From weaving and embroidery to ceramics and pottery, craftspeople have kept their methods, traditions and aesthetic values alive, offering us a strong link to our national and cultural heritage. As the pioneers of design and making, craftspeople have informed the vernacular of design in Jordan, and continue to inform and inspire contemporary design practices today.
Amman Design Week aims to revive the Raghadan Tourist Terminal as a social space for craft. Through a series of pop-up shops, demonstration booths, design installations and a traditional food component, visitors can experience a holistic view of the link between cultural heritage and design. The exhibition will feature craftspeople from across the country, as well as the collaborations of disciplined designers and craftspeople, where an exchange of knowledge, technique, materials and skills is encouraged and nurtured.
Craft, which traditionally has been associated with community, both in its creation and its distribution, is now situated within a capitalist system where mass production has become a commodity. While the craftsperson develops specific skills and rituals, engaging in the process of making is more importantly a form of self-expression.
Amman Design Week’s Crafts District is dedicated to celebrating the social, performative and critical discourse of crafts. This holistic celebration explores the whole process of making through the empowerment of community, expression and creation, resulting in an immersive and sensory experience. “Craftivism” is an international movement that integrates crafts within a more complex process of empowerment and self expression through creativity. It is at once social, performative and expressive, and has become intertwined with different values like locality and sustainability. This exhibition extends beyond the object itself to celebrate the process and story behind the object. After all, to know how and where an object came into being makes us more invested in it.
The Crafts District brings together an actively selected and diverse group of initiatives, institutions, individual makers, and designers who highlight current global and local needs, skills, and traditions. Each maker chosen presents a distinctive selection of products, coupled with their own unique stories. Within the temporary showroom space of Raghadan Bus Terminal, we present varied exhibitions. Some showcase conceptual pieces and installations about local craft and design that reflect on our shared histories, while others represent the outcome of conversations between selected designers and local artisans that were challenged to re-examine traditional notions of material and technique.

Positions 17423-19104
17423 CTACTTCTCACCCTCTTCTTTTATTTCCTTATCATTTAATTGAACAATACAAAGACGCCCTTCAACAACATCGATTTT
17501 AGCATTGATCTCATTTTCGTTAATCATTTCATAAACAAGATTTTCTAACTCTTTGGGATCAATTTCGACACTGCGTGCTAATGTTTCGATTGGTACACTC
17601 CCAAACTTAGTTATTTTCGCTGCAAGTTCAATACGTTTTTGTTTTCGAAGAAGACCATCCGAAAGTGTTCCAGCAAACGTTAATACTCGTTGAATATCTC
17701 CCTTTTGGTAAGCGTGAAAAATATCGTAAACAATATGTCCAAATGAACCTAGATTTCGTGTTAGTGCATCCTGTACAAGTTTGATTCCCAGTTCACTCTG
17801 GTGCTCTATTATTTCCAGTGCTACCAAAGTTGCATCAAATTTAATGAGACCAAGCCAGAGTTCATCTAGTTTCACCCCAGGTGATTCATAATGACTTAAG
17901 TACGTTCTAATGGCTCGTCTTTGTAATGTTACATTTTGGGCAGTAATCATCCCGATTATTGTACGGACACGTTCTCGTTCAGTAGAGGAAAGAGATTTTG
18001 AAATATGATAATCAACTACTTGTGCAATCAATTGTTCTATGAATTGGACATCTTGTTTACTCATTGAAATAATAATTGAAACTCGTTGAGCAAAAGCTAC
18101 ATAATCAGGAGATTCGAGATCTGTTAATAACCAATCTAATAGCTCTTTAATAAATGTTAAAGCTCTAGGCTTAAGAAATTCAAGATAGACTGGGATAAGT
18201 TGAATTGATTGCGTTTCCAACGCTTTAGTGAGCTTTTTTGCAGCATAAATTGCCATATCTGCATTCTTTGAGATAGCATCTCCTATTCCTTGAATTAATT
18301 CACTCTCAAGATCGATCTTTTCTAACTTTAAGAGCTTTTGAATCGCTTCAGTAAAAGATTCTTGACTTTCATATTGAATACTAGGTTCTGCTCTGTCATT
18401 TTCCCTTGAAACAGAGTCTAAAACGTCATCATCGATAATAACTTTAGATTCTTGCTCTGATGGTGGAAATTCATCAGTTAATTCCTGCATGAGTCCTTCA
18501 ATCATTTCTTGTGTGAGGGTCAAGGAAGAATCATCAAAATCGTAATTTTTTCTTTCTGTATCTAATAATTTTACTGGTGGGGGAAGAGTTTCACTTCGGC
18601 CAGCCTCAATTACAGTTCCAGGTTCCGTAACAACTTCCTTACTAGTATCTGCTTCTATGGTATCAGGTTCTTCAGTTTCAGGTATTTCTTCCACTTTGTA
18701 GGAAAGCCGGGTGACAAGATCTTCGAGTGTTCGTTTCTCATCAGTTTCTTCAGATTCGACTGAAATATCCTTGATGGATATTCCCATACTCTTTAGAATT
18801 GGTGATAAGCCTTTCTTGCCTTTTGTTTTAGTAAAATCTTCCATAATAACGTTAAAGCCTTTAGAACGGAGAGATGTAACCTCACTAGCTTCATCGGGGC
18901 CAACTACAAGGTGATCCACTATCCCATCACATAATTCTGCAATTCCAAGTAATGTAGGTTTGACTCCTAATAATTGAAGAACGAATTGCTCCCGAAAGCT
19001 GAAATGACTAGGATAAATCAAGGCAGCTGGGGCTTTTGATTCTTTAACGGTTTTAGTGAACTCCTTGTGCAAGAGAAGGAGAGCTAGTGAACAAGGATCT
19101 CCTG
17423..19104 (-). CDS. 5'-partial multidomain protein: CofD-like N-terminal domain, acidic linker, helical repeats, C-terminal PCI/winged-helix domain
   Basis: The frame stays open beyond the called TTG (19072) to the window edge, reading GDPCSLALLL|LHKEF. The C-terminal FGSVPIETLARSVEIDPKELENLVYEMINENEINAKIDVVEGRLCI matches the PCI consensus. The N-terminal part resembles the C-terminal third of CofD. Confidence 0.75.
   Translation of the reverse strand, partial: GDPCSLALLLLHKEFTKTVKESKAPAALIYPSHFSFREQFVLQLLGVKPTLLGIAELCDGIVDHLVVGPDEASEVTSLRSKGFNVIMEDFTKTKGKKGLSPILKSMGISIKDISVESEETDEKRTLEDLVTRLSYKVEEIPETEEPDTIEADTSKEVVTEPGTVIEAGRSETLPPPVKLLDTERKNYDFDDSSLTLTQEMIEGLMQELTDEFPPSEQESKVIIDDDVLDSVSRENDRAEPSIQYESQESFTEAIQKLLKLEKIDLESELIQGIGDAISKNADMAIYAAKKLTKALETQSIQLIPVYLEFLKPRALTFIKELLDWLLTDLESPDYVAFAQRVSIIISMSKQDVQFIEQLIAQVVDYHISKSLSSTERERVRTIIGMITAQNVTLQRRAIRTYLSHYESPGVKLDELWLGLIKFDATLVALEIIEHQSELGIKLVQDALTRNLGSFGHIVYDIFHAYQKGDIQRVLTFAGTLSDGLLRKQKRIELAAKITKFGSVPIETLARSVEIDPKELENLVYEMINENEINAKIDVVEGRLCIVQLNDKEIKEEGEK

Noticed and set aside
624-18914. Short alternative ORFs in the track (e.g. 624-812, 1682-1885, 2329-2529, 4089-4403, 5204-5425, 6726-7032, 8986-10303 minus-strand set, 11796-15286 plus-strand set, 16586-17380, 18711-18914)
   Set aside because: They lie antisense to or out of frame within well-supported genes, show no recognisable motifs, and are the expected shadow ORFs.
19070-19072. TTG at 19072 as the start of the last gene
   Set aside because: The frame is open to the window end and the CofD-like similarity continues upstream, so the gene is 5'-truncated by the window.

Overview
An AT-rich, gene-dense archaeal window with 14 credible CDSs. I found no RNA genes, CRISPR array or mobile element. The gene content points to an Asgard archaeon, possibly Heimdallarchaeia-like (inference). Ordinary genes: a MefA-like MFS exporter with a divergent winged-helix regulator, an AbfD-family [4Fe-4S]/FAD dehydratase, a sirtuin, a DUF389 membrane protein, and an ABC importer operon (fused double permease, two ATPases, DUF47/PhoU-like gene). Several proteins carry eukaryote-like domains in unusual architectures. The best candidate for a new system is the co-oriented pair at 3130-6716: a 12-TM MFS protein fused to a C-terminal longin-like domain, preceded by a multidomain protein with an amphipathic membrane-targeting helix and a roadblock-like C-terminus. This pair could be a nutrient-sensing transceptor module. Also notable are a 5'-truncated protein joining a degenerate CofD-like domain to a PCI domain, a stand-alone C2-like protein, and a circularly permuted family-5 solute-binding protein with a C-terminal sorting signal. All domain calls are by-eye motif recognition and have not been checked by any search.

- Dina Haddadin
Dina Haddadin is a multidisciplinary architect and a growing self-taught visual artist, living and working in Jordan. Dina's artistic practice is deeply influenced by her architectural work and her examination of cities and places. Haddadin received her B.A. in architecture in 2006 and is practicing at Symbiosis Designs Ltd. In 2008, she attended courses at the School of Visual Arts in New York City, and participated in a number of local and international exhibitions, Biennales and residencies since.
In downtown Amman, a few minutes’ walk east of the Roman Theatre, the Raghadan Tourist Terminal was envisioned to become a tourist transportation hub connecting locals and visitors to surrounding suburbs and other destinations in the country. The Greater Amman Municipality plans to introduce tourist restaurants and a visitor center run by the Ministry of Tourism and Antiquities, in addition to 105 shops.
This stop at Amman Design Week defines the eastern tip of the cultural strip, and is a gateway to the event with sufficient parking spaces for visitors. Visitors are encouraged to take the bus (Makouk) to navigate the “Cultural Corridor” and visit the various activated nodes, which also include the Jordan Museum and the Hangar.